I have now gone, overnight, without any notice or prior warning, from regular, stable, x 4 weekly appointments, with a healthy and supportive connection with a support worker, straight to x 2 weekly appointments in a totally chaotic environment where I could be seeing a different person each time to discuss my recovery. The whole thing is simply laughable. I had to ask on my 3rd meeting “Am I actually going to be allocated a keyworker or am I going to be seeing somebody new every time I come here?” Eventually I am introduced to a new keyworker. She’s alright, as far as people go, but quite frankly, it’s no different from any other support worker I’ve met – inadequate, with a failure to listen, uneducated about the basics of recovery, patronising and smug. For me it’s like starting all over again, with another stranger who knows nothing about me, clearly hasn’t been given any information on my history or current circumstances, and I find the whole process degrading and traumatic. They do not respect or support your recovery whatsoever. During that initial meeting when I was introduced to my new keyworker she was all over the place, she didn’t have a clue what she was doing, she clearly has far too much work on and cannot seem to cope with it. I think I have been to see her only one time where she hasn’t made a mistake either on my prescription or on my appointment card. Writing my date of birth on the appointment card rather than the date of our next appointment, giving me two duplicate methadone scripts instead of a methadone and a diazepam, not giving me a script on time even after I expressly told her “If I do not get it today, I will go into withdrawals and I will have to use to stay well.”, getting the location wrong – eventually she admitted to me that she doesn’t actually know where she is going to be at the time of my appointments; she could be at Tudor Grove, or she might be at the Mare St. location. I respect her more for this honesty than for the usual nonsense they try and feed you to cover up the truth of the matter. They clearly don’t know what they are doing at the Hackney Recovery Service, and I did not work so hard to get the chaos that drugs and addiction bring out of my life in order to have a treatment service reintroduce that chaos.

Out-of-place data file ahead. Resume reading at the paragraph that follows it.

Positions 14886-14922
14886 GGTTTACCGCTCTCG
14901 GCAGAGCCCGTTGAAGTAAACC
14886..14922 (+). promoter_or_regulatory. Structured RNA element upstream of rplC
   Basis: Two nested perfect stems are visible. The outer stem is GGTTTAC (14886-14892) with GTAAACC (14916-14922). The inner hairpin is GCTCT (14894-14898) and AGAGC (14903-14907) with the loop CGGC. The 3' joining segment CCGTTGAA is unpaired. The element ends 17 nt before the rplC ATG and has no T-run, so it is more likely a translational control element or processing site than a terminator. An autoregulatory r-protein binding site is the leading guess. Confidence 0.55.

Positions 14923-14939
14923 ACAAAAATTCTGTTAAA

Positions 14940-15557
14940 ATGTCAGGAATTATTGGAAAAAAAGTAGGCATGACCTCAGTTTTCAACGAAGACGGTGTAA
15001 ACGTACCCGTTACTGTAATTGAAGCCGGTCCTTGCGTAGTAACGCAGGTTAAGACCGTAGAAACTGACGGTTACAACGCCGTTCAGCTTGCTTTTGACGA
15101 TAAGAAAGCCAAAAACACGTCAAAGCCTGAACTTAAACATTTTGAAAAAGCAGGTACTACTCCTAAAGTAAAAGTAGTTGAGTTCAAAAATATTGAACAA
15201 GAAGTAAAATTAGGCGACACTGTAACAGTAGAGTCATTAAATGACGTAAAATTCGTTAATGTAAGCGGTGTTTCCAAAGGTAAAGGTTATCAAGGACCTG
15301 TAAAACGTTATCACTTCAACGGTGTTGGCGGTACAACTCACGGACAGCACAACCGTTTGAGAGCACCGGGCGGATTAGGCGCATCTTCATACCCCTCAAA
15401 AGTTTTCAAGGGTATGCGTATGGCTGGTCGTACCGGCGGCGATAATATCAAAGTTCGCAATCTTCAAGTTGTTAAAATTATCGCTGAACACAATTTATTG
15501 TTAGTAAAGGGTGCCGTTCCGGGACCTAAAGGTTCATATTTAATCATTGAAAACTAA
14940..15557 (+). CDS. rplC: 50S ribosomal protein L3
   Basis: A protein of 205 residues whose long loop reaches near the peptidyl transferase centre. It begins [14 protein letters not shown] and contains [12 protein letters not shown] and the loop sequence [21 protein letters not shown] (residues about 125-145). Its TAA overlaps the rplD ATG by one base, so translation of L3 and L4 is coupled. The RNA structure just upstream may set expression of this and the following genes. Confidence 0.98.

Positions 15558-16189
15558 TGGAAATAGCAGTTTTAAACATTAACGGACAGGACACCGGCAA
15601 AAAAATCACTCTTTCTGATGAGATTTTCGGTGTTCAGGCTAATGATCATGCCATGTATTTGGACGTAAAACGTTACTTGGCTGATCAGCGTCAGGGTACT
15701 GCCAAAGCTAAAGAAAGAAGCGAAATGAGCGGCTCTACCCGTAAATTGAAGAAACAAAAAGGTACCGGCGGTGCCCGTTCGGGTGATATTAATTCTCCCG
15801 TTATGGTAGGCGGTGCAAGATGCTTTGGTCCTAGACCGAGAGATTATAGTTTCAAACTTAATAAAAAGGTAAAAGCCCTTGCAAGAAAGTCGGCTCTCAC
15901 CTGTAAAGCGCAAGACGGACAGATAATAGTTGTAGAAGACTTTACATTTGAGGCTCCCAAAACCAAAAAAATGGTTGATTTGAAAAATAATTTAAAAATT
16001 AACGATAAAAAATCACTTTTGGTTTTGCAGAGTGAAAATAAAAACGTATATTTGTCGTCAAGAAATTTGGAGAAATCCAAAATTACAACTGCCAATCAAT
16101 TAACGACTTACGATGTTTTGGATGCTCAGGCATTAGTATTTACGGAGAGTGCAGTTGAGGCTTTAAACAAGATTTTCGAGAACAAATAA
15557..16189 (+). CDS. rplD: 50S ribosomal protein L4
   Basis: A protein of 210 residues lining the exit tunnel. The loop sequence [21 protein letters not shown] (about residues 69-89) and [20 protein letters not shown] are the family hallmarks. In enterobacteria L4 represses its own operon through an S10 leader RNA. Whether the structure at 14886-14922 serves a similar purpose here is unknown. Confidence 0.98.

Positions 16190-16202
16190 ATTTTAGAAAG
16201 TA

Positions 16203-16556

the original ‘appointment card’
mistake riddled appointment cards
we graduate to post-it notes
and finally, a scrap of paper.
In my experience, all a support worker is, is a big go between, between you and the doctor. I honestly believe that when you get to the stage that I am at in my recovery I should be able to go there between once every 4, 6 or 8 weeks, and be able to see an actual DOCTOR who is capable of answering my concerns. Should I ask any one of these support workers any of the questions that I would like to know answers to, they would not have a clue how to answer me. Questions such as what is the difference between methadone withdrawal and heroin withdrawal? What are some of the primary symptoms of methadone withdrawal? What is the half life of methadone and how does that affects ones reduction and recovery? What can I do to give my body and brain the basic building blocks it needs to recover from long term opiate use? What does long term methadone use deplete in the body and what are some of the long term after effects that can be expected? The truth is, that when it comes to real recovery, they know absolutely nothing and you are on your own.